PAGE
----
In Praise of Charles Wright
by Rowan Ricardo Phillips
The poet between now and not-now; between know and not-know; between the sun’s fire and a mountain’s snow; the poet between Dante and dude. He says he wished for anonymity—not for his poems but for Charles Wright: an anonymous author of astonishing poems—yet few, very few, American poets have made as great a name for themselves in their lifetime. There is only one Charles Wright. His name is his fate, an imperative mood said as though from the lips of The Muse: “Charles, write!” And has he ever.
Amber Tamblyn's Poetry Book 'Dark Sparkler' Tells The Tragic Stories Of Dead Actresses
by Maddie Crum
Amber Tamblyn writes about dead actresses. Icons like Jean Harlow and Marilyn Monroe people her powerful poems, but so do lesser-known starlets, such as Li Tobler, whose acting career was overshadowed by her relationship with a Swiss painter. Depressed, she died tragically at the age of 27. That Tamblyn herself is an Emmy-nominated actress doesn't influence her thematic choices directly; these women, she says, aren't so different from other women, who due to social norms are expected to perform in their own ways.
National Poetry Month: Nate Klug
by Anthony Domestico
In honor of National Poetry Month, I'm going to be offering weekly recommendations of contemporary poets worth reading. Today, I'll start things off with Nate Klug, a young poet whose new collection, Anyone, has just been published by the University of Chicago Press.In his Adagia, Wallace Stevens writes that "the poet feels abundantly the poetry of everything." To the poetic imagination, the world isn't described through poetry; it is poetry, at least when the world is seen most clearly and truthfully. Klug's work offers exactly this kind of reorienting of perspective, showing us the world in all of its particularity and with all of its resonances.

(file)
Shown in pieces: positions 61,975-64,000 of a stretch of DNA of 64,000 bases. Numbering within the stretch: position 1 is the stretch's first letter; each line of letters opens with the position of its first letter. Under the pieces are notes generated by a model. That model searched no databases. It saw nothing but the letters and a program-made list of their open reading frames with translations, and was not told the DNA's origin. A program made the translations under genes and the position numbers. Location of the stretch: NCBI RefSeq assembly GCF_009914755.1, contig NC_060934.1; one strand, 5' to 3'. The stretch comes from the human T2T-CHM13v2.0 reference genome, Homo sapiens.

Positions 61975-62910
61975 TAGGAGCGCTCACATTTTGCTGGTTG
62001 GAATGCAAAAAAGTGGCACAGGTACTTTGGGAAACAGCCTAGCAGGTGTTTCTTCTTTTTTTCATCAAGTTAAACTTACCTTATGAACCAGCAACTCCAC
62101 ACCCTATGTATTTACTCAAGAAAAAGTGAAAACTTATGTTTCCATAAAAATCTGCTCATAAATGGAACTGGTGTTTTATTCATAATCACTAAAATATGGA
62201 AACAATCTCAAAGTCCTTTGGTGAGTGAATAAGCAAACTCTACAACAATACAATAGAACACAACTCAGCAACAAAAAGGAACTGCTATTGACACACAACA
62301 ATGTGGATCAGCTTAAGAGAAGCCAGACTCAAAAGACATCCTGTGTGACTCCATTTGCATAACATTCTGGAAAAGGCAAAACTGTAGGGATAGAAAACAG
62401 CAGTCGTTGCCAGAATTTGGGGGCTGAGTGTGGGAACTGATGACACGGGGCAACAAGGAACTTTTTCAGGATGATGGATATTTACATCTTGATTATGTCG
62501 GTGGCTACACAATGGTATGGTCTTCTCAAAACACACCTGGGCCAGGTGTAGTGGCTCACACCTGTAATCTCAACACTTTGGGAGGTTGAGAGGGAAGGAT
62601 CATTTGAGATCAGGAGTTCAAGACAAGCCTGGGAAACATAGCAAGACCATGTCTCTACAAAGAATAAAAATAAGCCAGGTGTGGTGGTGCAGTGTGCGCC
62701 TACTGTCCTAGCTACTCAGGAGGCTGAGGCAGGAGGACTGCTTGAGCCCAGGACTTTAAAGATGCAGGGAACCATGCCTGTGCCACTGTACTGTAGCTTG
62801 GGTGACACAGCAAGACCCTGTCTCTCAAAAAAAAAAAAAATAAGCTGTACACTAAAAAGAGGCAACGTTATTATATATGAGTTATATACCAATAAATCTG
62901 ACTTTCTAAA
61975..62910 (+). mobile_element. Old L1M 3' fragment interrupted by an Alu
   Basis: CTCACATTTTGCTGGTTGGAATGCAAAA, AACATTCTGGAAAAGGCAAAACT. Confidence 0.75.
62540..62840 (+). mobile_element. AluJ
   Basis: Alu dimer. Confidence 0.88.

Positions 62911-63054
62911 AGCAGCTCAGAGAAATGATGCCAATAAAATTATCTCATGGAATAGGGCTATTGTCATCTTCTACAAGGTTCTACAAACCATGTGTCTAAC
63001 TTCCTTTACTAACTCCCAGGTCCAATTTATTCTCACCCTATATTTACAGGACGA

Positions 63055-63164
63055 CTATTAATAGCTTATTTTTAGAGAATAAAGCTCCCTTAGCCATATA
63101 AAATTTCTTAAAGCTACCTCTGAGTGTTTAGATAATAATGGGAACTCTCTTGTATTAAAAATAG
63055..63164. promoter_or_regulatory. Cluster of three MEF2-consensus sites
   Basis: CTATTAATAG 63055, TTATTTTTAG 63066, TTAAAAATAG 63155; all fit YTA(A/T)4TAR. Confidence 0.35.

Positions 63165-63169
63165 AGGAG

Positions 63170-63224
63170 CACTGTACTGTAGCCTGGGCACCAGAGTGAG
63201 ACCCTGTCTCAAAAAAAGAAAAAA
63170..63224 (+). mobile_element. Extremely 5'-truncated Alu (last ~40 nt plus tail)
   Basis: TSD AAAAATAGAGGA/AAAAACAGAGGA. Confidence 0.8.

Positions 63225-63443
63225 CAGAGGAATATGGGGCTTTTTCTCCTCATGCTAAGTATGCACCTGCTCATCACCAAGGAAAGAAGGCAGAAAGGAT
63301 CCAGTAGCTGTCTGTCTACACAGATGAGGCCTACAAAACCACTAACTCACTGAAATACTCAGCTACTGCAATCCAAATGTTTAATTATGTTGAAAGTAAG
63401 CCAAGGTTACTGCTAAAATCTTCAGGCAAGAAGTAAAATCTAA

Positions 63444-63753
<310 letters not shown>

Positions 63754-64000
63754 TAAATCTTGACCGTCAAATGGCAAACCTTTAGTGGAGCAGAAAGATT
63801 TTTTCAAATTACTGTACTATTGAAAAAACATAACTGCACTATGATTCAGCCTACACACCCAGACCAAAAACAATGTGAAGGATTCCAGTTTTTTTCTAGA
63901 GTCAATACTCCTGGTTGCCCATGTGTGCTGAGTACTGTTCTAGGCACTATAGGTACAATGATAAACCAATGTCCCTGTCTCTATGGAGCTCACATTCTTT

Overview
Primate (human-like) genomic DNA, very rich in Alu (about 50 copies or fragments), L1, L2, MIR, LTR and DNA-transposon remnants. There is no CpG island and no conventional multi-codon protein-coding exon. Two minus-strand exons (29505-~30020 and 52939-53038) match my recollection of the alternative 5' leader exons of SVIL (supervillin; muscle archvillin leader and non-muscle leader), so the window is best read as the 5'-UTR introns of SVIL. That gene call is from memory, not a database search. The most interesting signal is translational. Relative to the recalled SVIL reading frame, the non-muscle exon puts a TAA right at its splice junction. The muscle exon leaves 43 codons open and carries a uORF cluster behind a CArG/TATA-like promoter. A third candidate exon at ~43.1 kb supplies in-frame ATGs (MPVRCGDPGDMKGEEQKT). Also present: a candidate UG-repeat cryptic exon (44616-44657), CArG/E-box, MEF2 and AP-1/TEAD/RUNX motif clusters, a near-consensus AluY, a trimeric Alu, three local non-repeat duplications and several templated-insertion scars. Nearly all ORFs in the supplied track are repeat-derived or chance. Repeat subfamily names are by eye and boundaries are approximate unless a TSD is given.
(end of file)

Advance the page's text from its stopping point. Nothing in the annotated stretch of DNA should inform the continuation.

Envoi: Editor's Notes
Lessons from the Past: Czesław Miłosz
In Asian poetry there is a certain equilibrium between subject and object rarely attained in the West. I come from a poetic tradition in which history plays a great role, my poetry involving to a large extent the transposition of certain major events, tragedies of history. The tradition in Central Europe is that the individual is weak, quite different from the West, which is very strong in its emphasis on the individual. After I stopped dealing with the big tragedies of the twentieth century, I wanted to find a balance. I didn’t want to write purely personal perceptions, which is typical of so much of the poetry today—seen through a very personal perspective, and thus very often difficult to decipher. I realized that the weakness of the individual is no good in poetry, and that an excess of individualism is a danger as well.
—from The Paris Review, "Czeslaw Milosz, The Art of Poetry No. 70," interviewed by Robert Faggen